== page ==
Paper sheet with text TAX DEDUCTIONS and individual tax return form on table

When April 15th rolls around every year, tears and lamenting abound as citizens all across the United States send in their checks to Uncle Sam. However, did you know that there are ways to use your enjoyment of your recreational vehicle to lessen your tax bill? Check out these tips to learn how to save some money while you do what you love.


You’re probably familiar with the tax deduction for mortgage interest. But did you know that the interest you pay on a loan you took out to buy your RV might qualify for the same deduction? That’s because it qualifies as a second home. Most RVs qualify as long as they have permanently affixed “sleeping, cooking, and toilet facilities.” In other words, you can’t put a cot and a camp stove in a van and call it an RV. However, most traditional RVs will qualify. Take note though that this RV tax deduction applies only to the RV itself; if you pull it with a truck or other vehicle that has a loan on it, that interest is not deductible.


The sales tax that you pay on large purchases, such as cars, major home renovations, and boats, is often tax deductible. The same goes for your RV. The beauty of this deduction is that, unlike the mortgage interest deduction, you can deduct the sales tax even if you paid cash for your rig. Also, keep in mind that the sales tax deduction is one-time only. Though, even at that, it can be a significant amount of money.


Registration fees may be assessed by the state, local government, or a combination of both. They’re usually calculated with a formula based on the weight of the vehicle and the value of the vehicle. The part based on the value of the rig is eligible for these RV tax deductions, so the more expensive the ride, the greater the deduction.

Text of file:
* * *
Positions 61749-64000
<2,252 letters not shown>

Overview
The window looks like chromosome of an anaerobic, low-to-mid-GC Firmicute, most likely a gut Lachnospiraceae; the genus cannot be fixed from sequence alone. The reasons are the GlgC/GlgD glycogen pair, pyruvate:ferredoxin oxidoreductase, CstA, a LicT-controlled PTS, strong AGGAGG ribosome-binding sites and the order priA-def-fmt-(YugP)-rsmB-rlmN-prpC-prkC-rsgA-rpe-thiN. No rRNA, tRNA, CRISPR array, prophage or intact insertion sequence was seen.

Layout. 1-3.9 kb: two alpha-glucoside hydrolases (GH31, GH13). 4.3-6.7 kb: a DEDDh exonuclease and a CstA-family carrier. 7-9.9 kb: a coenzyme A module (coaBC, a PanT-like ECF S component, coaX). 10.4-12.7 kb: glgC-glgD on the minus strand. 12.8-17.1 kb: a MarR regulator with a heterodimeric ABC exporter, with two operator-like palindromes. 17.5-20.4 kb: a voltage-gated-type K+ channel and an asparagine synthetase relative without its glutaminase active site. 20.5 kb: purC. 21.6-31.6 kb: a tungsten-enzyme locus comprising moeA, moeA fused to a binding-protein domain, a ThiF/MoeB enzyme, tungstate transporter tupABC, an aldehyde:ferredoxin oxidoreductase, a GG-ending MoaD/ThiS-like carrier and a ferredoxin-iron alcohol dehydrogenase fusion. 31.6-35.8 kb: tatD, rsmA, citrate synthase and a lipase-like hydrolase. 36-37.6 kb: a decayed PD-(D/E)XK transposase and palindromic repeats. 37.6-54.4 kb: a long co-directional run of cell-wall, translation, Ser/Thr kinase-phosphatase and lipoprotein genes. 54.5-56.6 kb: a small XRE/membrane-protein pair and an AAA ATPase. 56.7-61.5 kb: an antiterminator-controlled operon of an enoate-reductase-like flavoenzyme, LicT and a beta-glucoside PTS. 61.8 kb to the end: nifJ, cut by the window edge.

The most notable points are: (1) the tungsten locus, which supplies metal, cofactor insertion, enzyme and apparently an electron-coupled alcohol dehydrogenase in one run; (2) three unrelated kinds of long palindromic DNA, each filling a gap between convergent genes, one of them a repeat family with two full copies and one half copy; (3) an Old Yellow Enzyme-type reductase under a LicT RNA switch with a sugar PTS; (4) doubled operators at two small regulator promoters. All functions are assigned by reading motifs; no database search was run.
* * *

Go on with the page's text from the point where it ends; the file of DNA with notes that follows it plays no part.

If you use your camper to operate a business, and that includes renting it out when you’re not using it, you might be able to take a business use deduction. If you decide to claim this deduction, you’ll want to keep meticulous documentation of the income generated, miles traveled, and any other details related to the business use. Don’t forget to include the time you use the RV for meetings or traveling to meet up with clients at another location.

The Internal Revenue Service has very specific guidelines for business use tax deductions, including the RV tax write off. More than 50% of the nights spent in the RV must be for business, and you can’t stay in it for more than 30 days at a time. You should consult your tax advisor to be sure you follow all the rules to take advantage of this deduction.


For most households, the purchase of an RV is a major one, comparable to a car or even a second home. No one minds paying their fair share of taxes, but if you have an opportunity to save a buck or two, why not take advantage of it? Tax deductions for RV owners like these can make it easier to fit the RV lifestyle into your budget. When you’re ready to buy your own RV for business or for pleasure, start with a visit to Hilltop Camper and RV. This family-run business can help you with everything from renting to buying with or without financing.

Image Credit: Africa Studio

Share Button